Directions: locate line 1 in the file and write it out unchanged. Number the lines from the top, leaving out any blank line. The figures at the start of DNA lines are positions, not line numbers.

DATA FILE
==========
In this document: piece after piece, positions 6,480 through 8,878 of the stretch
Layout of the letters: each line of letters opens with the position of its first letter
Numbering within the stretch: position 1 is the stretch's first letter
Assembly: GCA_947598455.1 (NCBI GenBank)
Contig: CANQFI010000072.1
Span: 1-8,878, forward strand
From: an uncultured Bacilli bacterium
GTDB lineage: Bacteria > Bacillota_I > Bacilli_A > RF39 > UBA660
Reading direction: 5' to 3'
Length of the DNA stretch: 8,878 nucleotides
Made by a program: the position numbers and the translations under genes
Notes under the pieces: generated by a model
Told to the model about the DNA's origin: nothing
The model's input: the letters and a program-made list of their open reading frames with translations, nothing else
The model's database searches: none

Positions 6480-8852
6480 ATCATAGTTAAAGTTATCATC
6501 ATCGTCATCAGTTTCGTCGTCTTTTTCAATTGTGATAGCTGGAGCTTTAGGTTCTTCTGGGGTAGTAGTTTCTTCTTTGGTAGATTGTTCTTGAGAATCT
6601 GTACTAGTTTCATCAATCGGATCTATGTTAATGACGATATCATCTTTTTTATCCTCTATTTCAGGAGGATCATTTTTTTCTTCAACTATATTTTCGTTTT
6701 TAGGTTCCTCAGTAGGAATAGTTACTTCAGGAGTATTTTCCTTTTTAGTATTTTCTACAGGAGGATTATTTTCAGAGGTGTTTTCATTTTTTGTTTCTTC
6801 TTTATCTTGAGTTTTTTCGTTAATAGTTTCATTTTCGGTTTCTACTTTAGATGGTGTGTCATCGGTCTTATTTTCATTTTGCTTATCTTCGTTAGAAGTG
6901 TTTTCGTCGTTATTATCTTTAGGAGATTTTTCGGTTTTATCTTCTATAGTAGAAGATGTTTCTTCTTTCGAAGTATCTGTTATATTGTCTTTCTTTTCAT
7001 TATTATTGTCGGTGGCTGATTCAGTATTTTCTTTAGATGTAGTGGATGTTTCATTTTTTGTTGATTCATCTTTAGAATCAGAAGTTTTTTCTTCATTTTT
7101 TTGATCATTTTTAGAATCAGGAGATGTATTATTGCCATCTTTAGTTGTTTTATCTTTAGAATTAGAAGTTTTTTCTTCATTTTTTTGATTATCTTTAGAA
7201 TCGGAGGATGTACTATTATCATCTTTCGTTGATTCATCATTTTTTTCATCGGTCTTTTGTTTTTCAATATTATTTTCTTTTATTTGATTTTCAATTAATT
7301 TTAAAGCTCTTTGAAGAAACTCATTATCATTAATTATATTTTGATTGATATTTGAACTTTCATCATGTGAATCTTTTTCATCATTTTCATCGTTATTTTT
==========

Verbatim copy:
In this document: piece after piece, positions 6,480 through 8,878 of the stretch